One myth the high achievers immediately debunked was that the success is “only” about Winning Big. This limited criteria for success ignores the fact that people and organisations have multiple needs. A company that places profit as the only criteria for success fails to grow. Executives who place power and money as their only criteria eventually feel empty. Stay-at-home parents who limit their criteria to family service alone may feel that their other needs are not satisfied.
The high achievers shared the ability to be realistic. They had developed a skill for knowing which limits to break and which to accept, so they could reach success and satisfaction sooner. They avoided modeling their success on the highly published Celebrity Successes that flood our success literature.
Nash and Stevenson say that our success literature is letting us down because of its obsession with Celebrity Success Thinking. This kind of thinking, while extremely popular, is flawed. It is cheating us out of the satisfaction we deserve.
Celebrity Success Thinking fails to satisfy because it relies on stories of limit-busting, maximised performance. If we base our success on these, sometimes questionable, performances, the score only starts counting at the limits of maximum achievement. This leaves many organisations and individuals with a large territory for failure before achieving any sense of success. Nash and Stevenson provide a welcome reality check by saying, “It’s easy to feel stupid when you compare yourself to the celebrity successes.”
So how do we move away from a mentality of limitless Maximisation and Celebrity Success without dropping out?
The answer is in finding our definition of “enough”, and only we can do that. But before we can, we need to debunk Maximisation because there is no maximum, there is always “more”. Blindly raising the bar without limits makes us inflexible by pursuing some targets long after it makes sense to do so. Next, we need to ditch the idea of Celebrity Success (even in small forms) because it is not “enough” to satisfy us. Instead, we can define and reach for what is “enough” to satisfy our many needs.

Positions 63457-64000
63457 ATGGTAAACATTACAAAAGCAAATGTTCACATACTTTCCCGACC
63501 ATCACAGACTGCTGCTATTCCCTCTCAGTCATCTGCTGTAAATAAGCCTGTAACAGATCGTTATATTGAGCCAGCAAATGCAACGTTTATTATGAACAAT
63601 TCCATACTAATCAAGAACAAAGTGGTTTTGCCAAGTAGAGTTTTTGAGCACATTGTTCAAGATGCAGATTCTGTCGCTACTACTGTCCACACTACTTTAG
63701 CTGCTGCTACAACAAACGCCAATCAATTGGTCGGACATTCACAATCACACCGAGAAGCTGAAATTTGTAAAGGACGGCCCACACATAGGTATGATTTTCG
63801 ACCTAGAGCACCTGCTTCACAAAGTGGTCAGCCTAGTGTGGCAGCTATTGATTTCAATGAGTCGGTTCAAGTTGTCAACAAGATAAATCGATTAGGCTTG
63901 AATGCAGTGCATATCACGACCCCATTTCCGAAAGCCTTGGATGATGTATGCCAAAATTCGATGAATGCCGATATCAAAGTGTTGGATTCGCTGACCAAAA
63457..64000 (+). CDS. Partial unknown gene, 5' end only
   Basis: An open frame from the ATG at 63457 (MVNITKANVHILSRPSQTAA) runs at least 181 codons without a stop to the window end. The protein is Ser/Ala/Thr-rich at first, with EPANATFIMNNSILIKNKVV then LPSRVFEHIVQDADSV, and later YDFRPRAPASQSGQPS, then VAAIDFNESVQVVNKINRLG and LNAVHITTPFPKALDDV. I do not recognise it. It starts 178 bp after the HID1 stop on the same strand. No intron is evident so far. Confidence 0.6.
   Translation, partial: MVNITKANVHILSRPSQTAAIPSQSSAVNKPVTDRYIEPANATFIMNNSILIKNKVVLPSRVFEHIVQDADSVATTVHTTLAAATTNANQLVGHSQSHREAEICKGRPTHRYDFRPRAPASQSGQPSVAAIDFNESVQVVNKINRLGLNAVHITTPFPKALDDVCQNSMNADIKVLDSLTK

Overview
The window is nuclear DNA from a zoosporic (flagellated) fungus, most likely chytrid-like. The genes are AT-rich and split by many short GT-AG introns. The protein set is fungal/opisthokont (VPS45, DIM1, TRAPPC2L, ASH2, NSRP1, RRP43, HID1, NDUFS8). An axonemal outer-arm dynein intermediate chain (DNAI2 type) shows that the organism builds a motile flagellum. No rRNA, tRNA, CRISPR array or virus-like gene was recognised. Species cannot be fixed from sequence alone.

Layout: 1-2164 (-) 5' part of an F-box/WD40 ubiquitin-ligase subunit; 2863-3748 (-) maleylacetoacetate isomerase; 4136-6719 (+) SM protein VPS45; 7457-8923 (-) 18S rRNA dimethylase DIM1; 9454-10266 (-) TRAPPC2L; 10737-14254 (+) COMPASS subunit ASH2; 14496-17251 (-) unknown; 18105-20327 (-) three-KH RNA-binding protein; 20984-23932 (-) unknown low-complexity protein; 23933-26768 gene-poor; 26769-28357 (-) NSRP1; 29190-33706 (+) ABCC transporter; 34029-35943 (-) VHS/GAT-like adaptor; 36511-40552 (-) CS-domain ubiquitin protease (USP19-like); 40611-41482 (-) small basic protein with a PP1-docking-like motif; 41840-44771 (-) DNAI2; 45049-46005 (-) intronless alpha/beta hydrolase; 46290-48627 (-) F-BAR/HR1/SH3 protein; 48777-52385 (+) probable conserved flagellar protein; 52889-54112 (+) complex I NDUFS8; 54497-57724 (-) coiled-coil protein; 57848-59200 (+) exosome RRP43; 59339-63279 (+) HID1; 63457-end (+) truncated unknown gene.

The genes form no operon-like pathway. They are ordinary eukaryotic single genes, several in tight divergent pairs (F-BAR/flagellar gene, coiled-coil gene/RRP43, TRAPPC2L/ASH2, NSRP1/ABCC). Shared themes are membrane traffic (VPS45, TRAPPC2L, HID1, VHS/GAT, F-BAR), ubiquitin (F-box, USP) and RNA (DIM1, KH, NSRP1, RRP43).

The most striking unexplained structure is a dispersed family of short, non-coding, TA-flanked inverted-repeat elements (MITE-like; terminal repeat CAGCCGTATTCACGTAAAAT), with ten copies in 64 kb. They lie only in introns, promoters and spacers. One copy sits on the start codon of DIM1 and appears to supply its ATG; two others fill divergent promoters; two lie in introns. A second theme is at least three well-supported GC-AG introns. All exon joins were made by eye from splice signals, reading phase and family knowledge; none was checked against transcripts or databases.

So, how do we know if we are following our definition of “enough” or someone else’s? The answer is in how we feel when we reach a success goal. If it is enough, we will feel deep and lasting satisfaction. If it is never enough, we will soon start to feel empty again. We may then blame that empty feeling on not having enough, when we really have the wrong idea of “enough”.
Say, for example, we finally buy that speedboat but, before long, our satisfaction fades into a feeling of emptiness. If this happens, perhaps we were not following our definition of “enough” in the first place. Knowing the difference can save us a lot of time, money, and lost opportunity to enjoy satisfaction.
Reaching for “enough” is not just about defining quantity. It must define the quality of the content we are aiming for. When we define both content and quantity, we become clear on exactly what we want and how much of it is required to satisfy us. This is how “enough” can expand our satisfaction without needing to have or do it all, or to always go for the max.
Using “enough” as our game plan, someone may surpass us on one dimension, but having a multidimensional strategy assures us we are working on reaching our definition of success. Knowing this, we accept and even welcome it when our performance goes up or down in one area while we attend to other needs. It’s the big picture versus the small picture, the big win that doesn’t really satisfy versus the many wins that really do satisfy.